Take the 2-minute tour ×
Stack Overflow is a question and answer site for professional and enthusiast programmers. It's 100% free, no registration required.

Consider the following C statements:

unsigned long x = 1;
float a = -x;
double b = -x;

I would expect the unary minus term to yield an unsigned long value equal to ULONG_MAX and a and b to be set to single and double precision representations of ULONG_MAX, respectively.

This is the result I obtain with gcc 4.4.7 on 32-bit Linux and with the Intel and PGI compilers on 64-bit Linux. With gcc (tested versions 4.4.7, 4.7.2 and 4.8.0, both with -O0 and -O2) on 64-bit Linux, however, the double variable b has the expected value, but float a becomes equal to -1 instead.

By contrast, the following statements will set both a and b to floating point representations of ULONG_MAX on all compilers and systems I tested:

unsigned long x = 1;
unsigned long y = -x;
float a = y;
double b = y;

If I use unsigned int instead of unsigned long, I get the expected result on all systems, too.

Is this some kind of undefined behaviour or a compiler error?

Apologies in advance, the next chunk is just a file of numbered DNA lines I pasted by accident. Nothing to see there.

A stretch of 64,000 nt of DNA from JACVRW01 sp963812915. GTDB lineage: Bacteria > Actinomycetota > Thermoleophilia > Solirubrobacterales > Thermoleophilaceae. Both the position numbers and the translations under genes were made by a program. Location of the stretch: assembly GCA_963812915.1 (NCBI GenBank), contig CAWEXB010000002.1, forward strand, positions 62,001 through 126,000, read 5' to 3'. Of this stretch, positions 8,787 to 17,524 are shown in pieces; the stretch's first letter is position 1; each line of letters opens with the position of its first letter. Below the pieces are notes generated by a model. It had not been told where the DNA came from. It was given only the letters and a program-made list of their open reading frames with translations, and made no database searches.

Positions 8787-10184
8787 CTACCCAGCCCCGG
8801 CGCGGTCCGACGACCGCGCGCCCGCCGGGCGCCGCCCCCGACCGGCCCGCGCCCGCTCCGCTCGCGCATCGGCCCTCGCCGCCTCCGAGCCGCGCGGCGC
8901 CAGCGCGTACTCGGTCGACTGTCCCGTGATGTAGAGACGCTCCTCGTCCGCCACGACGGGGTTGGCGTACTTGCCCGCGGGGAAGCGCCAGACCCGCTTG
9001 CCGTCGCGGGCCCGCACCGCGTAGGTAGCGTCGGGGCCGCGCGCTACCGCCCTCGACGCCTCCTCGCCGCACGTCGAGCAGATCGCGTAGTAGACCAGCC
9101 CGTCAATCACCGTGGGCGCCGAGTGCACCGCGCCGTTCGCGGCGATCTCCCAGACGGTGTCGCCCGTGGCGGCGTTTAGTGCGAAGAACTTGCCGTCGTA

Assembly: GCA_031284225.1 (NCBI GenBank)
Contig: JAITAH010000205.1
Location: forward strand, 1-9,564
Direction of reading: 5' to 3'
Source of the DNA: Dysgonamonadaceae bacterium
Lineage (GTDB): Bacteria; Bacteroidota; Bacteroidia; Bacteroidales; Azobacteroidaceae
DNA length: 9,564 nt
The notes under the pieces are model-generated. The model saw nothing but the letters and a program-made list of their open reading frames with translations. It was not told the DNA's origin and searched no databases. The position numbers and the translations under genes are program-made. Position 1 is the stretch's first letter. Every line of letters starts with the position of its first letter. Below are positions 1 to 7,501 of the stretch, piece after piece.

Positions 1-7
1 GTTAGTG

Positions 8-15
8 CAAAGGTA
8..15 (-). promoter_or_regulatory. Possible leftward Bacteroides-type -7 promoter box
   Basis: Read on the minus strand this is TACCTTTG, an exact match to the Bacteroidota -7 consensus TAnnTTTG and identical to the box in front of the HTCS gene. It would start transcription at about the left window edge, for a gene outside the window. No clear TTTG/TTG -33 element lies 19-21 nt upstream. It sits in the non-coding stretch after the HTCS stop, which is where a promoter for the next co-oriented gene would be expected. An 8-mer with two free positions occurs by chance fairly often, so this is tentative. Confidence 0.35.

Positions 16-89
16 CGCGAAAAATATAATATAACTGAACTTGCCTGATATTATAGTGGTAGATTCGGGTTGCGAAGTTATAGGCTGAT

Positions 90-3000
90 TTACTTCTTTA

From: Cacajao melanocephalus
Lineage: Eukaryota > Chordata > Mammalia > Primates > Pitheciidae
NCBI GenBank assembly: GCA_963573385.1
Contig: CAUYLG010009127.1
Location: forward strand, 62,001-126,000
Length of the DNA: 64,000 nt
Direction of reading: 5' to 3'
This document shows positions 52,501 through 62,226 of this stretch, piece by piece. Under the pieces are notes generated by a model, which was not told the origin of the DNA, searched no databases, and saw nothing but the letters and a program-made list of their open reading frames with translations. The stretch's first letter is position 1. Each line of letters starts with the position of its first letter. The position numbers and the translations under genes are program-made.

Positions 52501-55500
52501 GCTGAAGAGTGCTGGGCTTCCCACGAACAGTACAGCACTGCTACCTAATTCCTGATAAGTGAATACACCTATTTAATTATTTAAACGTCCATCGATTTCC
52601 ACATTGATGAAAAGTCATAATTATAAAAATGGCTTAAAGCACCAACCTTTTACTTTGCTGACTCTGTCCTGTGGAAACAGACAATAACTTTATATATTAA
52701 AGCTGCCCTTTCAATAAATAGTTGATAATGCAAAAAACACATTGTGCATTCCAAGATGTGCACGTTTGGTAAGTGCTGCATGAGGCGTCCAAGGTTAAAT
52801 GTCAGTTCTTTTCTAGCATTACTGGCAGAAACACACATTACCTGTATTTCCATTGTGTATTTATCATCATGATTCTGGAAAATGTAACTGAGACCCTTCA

share|improve this question

2 Answers 2

up vote 5 down vote accepted

This is due to a bug in GCC -- the type conversion happens before the negation.

The issue seems to be have been around for a while. Bug 55771 - Negation and type conversion incorrectly exchanged

In your second example, the negation happens before the type conversion. As such, you see expected results.

share|improve this answer
    
Thanks for pointing me to the bug report! –  chardmeier Jul 12 '13 at 11:01
    
For information, clang 3.3 does not have this issue (which is very gcc specific). –  ouah Jul 12 '13 at 14:35

What you describe is a compiler bug.

(and there is no undefined behavior in the program below to excuse the compiler)

unsigned long x = 1;
float a = -x;
double b = -x;
share|improve this answer

Your Answer

 
discard

By posting your answer, you agree to the privacy policy and terms of service.

Not the answer you're looking for? Browse other questions tagged or ask your own question.